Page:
On Feb. 15, 2012, the NoH8 Campaign and freelance journalist Laurence Watts decided to start No H8 on the Hill as part of an effort to make elected officials part of the movement to stop hatred towards and oppression of members of the LGBT community.
Originally begun to protest the passing of Proposition 8 in California, the silent photographic protest movement has spread from everyday Californians to military personnel, members of law enforcement, artists and celebrities, as well as couples and newlyweds from around the world.
Watts and NOH8 founders Jeff Parshely and Adam Bouska wanted to make congressmen and women part of the growing tapestry of supporters.
While the campaign has had over 20,000 participants from all walks of life, this was our first big push to encourage the involvement of government officials, Bouska and Parshely said in a statement. A handful of political figures had posed before, but 'NOH8 on the Hill' was the first time we were working with elected officials on a federal level.
They went to Capitol Hill expecting to get three or four representatives to participate. They now have ten and counting.
Representatives From Across U.S.
With anti-equality politicians currently talking out loud about constitutional marriage amendments, reinstating DADT, and the like, I cannot overemphasize how important and refreshing it is to see 10 of our elected officials stand up and visibly demonstrate their support for equality, Watts said in a piece for the Huffington Post.
The statements they've issued for us to publish with their photos are powerful. I'm not ashamed to say they bring a lump to my throat.
Nor are the ten Congress members who took part in the NOH8 on the Hill photo shoot easy to fit into one category or demographic.
These men and women represent California, Oregon, Colorado, Ohio, Massachusetts and Washington, D.C. Four are men, six women. Only one, Rep. Jared Polis (D.-Colo.), identifies as a member of the LGBT community.
In fact, the only group that refused to participate were elected Republicans, from every state and representing every demographic.
Parshely, Bouska and Watts reached out to over 160 Republicans and Democrats on the Hill. Most of the time, the trip didn't hear back anything at all.
It can be really tough for politicians to vocally and publicly support what a lot of people still consider such a controversial issue, Parshely and Bouska said in a joint response. It's an election year too, and there's a lot of momentum for change in this country right now.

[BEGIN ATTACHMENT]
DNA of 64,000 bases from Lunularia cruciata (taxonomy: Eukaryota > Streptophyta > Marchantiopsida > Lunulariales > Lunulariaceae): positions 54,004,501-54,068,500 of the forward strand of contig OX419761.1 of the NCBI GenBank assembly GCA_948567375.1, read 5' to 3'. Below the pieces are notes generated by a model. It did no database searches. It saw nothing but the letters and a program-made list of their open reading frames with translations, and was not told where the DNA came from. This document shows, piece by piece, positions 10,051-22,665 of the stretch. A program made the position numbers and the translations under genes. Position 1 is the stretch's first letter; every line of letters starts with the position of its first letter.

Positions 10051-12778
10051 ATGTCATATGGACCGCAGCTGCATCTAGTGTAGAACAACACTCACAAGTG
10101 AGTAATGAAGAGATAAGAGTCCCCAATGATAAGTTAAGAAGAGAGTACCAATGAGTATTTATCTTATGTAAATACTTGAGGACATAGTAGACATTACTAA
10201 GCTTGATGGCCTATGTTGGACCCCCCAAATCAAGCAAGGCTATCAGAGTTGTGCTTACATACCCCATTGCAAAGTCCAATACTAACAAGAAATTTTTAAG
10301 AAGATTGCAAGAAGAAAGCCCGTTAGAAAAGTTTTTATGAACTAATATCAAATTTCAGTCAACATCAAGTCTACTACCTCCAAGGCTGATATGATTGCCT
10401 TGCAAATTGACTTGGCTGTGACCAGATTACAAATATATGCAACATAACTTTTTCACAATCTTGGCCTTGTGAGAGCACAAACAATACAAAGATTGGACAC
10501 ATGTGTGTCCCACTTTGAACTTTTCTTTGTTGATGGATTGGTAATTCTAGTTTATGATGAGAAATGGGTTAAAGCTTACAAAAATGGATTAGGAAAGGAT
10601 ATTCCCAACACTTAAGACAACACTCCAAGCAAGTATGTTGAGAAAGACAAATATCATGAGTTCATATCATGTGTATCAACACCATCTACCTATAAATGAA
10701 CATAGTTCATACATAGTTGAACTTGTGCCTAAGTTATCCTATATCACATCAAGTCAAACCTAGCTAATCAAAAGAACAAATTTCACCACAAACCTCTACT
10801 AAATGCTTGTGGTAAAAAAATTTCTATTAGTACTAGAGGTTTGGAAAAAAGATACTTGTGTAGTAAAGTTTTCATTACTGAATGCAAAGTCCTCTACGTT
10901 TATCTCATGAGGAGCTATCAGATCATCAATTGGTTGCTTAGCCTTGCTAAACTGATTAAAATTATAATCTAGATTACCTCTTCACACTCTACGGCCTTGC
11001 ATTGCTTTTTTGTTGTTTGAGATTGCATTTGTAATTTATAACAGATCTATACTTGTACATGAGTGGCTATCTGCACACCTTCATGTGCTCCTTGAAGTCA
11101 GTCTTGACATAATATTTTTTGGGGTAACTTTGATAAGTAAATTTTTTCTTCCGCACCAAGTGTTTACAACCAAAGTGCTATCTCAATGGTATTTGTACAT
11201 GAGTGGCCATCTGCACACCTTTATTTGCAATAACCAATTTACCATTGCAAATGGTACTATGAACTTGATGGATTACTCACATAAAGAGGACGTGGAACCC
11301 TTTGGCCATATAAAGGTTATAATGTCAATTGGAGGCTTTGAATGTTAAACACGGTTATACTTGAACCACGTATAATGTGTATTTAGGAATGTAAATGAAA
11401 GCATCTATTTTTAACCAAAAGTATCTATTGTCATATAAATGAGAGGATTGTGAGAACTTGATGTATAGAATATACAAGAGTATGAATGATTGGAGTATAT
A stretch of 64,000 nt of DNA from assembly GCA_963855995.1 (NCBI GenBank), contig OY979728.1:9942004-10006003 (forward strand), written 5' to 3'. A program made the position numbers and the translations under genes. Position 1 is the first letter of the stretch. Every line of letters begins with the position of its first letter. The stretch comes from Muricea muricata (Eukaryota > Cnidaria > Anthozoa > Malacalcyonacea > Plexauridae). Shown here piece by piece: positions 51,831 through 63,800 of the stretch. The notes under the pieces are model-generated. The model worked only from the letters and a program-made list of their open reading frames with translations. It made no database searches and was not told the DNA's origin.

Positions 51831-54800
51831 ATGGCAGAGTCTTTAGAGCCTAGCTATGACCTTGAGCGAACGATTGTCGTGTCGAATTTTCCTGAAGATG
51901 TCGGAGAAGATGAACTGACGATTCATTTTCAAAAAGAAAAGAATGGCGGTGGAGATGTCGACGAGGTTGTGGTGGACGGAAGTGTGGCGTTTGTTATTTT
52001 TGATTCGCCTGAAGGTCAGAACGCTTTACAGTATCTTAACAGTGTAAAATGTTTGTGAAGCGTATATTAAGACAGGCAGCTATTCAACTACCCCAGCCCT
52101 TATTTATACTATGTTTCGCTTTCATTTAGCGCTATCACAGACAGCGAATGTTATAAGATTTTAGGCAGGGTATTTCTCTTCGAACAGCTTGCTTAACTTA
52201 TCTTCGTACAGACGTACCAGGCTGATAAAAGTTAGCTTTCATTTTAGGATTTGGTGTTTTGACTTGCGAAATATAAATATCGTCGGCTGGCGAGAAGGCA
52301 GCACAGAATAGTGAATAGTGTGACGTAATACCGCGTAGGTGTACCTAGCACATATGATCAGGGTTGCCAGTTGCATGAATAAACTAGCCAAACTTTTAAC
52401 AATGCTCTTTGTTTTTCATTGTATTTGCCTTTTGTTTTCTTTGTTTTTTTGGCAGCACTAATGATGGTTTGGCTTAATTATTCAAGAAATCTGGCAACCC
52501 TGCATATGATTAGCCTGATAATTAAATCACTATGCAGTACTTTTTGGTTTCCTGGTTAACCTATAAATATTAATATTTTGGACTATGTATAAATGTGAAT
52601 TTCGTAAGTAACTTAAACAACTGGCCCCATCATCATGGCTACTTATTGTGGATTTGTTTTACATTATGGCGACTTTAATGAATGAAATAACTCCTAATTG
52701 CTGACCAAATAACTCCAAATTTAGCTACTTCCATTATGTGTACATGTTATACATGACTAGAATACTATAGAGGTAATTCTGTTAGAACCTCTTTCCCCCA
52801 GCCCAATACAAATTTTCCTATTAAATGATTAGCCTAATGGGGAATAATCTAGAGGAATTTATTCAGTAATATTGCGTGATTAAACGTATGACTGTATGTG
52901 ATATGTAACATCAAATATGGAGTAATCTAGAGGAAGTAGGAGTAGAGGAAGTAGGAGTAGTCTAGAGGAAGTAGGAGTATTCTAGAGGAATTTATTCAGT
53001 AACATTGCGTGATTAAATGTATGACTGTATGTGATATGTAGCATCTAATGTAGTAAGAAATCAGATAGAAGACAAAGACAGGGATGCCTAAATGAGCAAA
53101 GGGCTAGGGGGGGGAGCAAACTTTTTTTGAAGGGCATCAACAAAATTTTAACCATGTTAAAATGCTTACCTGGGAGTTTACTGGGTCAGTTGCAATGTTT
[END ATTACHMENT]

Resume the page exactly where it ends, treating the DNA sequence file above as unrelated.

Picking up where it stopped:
That said, if you listen to any of the hearings from the same-sex marriage debates in states like Washington and New Jersey, so many congressmen and congresswomen stood up for all of their constituents' equal rights on both sides of the issue--some of them despite the fact they personally may have been against the idea of same-sex marriage themselves, they added.
'Ultimately, it comes down to courage.'
The most common excuse for not participating, however, was the very real issue of scheduling. Rep. Barney Frank, Rep. Zoe Lofgren, and Sen. John Kerry all originally agreed to participate but had to cancel, while First Lady Michelle Obama never gave an official reply.
Despite hoping for a greater and more bipartisan turnout, Parshely and Bouska are proud of what they were able to accomplish in Washington D.C., and are continuing NOH8 on the Hill by urging supporters to contact their elected representatives.
Seeing their local congressman or woman in a NOH8 photo shows their constituents that they support equal rights for the LGBT community, and show how things are changing, in the capitol and across the U.S., for the gay rights movement.
With so many states debating marriage equality legislation now and in the past several weeks, it's a pivotal time for a national dialogue on equal rights, the NOH8 founders said. We wanted to take advantage of that opportunity.
Just as importantly, however, Bouska and Parshely hope that enlisting the support of Congress members will encourage other elected officials to do the same.
There are so many conflicts and reasons that someone might use as an excuse not to support or not to pose, but ultimately it comes down to courage, they said.
Courage to change. Courage to admit when you're wrong. Courage to come out in support of something that maybe you didn't agree with before.
Below, check out the first ten Congress members to pose for the NOH8 on the Hill campaign, and read their statements of encouragement and support for the LGBT community.